Hazardous Waste Leads to Lengthy Sentence

Hazardous Waste

Federal prosecutors have said recently that one man has been sentenced to a lengthy 10 months in prison, a conviction that was led by heavy evidence, for improper hazardous waste storage. The man from Atlanta, Georgia owns a waste hauling business and was under investigation. Other cases like this have come about in recent years due to the strict enforcement of environmental safety and protection laws.

42-year-old Robert Lewis was sentenced by a federal judge in Macon this week. Lewis is the owner of Simple Solutions Inc. and was found transporting hazardous waste from a local manufacturing plant for disposal at a facility between 2007 and 2008. Investigators found more than four dozen 55-gallon tubs and more than 275-gallon barrels or containers of waste material at a self-storage facility, which Lewis had rented. The man was also found storing other contaminants such as cyanide, in Rex and Albany, Georgia.

A similar incident happened not long ago when a man with a Drug Enforcement Administration (DEA) contract worked to clean meth labs, but was found storing the waste from cleanup jobs illegally. Robert Wayne Webb was given a somewhat lengthy sentence of one year and one day in prison by Judge Edward Lodge of the United States District Court of Idaho for leading an operation in illegal management of the hazardous waste. He was charged for knowingly storing the compounds without permit at a storage facility in Rathdrum, Idaho.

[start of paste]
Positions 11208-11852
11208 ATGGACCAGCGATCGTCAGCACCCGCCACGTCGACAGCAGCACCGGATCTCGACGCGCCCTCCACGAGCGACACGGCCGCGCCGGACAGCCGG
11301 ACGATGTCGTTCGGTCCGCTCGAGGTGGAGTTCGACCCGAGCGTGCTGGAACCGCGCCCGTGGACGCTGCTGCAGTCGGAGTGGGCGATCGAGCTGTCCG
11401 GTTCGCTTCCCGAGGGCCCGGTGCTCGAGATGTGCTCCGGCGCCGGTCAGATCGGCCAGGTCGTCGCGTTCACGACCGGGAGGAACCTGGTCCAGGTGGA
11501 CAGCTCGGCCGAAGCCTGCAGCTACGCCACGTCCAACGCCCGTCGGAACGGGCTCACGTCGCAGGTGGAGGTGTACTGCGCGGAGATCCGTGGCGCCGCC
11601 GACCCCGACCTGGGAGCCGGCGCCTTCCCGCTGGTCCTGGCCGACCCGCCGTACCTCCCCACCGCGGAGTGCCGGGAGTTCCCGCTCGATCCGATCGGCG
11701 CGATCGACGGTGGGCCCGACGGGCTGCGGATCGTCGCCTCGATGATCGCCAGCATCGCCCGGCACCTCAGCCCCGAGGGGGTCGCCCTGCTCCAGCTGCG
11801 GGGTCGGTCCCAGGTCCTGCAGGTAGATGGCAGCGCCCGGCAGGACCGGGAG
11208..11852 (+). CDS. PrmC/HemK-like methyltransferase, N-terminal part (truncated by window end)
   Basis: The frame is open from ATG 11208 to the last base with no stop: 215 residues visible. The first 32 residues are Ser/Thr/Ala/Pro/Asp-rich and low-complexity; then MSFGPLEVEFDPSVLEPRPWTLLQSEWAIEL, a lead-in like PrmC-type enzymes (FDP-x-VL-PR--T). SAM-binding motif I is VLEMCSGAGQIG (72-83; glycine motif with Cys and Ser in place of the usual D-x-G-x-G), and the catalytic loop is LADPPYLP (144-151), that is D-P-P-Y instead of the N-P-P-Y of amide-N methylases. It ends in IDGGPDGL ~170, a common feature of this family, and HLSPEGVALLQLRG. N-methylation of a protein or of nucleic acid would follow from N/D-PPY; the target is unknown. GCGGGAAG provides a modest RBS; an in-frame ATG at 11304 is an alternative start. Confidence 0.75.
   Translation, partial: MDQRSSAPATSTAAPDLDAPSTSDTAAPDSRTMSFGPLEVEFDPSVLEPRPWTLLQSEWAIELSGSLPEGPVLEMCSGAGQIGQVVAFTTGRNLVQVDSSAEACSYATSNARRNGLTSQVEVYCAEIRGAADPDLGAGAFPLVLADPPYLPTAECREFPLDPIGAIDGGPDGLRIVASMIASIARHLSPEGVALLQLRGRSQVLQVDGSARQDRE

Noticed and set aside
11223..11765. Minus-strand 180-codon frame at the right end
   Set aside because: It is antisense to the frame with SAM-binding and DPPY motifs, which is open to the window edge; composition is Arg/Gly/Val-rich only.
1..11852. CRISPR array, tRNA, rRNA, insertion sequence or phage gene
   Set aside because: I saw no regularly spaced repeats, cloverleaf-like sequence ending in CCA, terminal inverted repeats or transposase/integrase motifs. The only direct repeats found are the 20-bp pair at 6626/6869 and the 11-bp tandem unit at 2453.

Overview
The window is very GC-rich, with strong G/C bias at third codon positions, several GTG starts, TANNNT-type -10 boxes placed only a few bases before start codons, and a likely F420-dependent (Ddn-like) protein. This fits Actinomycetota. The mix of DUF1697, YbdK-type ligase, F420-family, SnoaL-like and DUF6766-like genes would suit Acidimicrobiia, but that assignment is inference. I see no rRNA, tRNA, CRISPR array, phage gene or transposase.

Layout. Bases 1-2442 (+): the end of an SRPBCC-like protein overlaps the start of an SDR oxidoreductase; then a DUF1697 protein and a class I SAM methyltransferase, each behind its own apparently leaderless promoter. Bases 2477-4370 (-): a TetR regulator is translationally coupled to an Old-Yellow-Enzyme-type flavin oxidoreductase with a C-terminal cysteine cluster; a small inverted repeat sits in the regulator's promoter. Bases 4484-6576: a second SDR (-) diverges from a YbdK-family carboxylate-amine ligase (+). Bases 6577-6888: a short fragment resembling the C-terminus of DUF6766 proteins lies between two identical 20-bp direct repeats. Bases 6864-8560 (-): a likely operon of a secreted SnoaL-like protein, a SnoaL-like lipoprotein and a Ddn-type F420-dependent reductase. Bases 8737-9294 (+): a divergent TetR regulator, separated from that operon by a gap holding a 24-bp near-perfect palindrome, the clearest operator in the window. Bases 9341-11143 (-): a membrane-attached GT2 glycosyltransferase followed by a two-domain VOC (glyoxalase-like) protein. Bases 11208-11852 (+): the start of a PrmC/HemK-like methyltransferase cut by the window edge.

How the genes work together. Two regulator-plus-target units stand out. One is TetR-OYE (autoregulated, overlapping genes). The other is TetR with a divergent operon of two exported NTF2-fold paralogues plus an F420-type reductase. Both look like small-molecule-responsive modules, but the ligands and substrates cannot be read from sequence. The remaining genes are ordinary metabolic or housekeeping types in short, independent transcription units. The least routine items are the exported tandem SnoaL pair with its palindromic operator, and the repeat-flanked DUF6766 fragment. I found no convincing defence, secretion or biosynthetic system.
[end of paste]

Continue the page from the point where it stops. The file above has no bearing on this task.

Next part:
Webb also was fined over $70,000 in restitution, sentenced to three additional years of supervised release, perform 120 hours community service, and forced to pay $200 in special fees. Webb pleaded guilty in 2008 to two counts of violating what is known as the Resource Conservation and Recovery Act.

The case came about after an Environmental Protection Agency (EPA) investigation of Webb’s corporation, Alliance Environmental Inc., which performed methamphetamine laboratory cleanups under various DEA contracts. Webb failed to store the waste that accumulated in his possession. The DEA specifically alerted the EPA after an audit.

Webb, similar to Lewis, violated federal law and public trust when he disregarded the safety of public health. Meth labs are known to be incredibly dangerous, and the material that is usually found at these sites are dangerous, which requires an honest business to handle.

In August 2013, two more men were arrested for illegally transporting and storing hazardous waste in Pennsylvania. Agents from the Attorney General’s department identified the two men as Neal Connelly, and Daniel Wert who not only stored, but transported over a 50-gallon drum of hazardous waste at Wert’s home in the Newberry Township. The material was tested and found to contain a high level of tetrachloroethylene, benzene, and/or lead. Connelly was convicted on 8 counts of unlawful conduct under the Solid Waste Management Act, and one count of conspiracy. Wert was charged with five counts of unlawful conduct and one count of conspiracy.

Unlawful transportation of hazardous waste, or storage, can lead to a lengthy prison sentence and large fines, as these men came to find out. The Department of Transportation website of the Inspector General clearly states that the transportation of hazardous material is being enforced under current federal laws.

By Lindsey Alexander



Fox Atlanta

Attorney General


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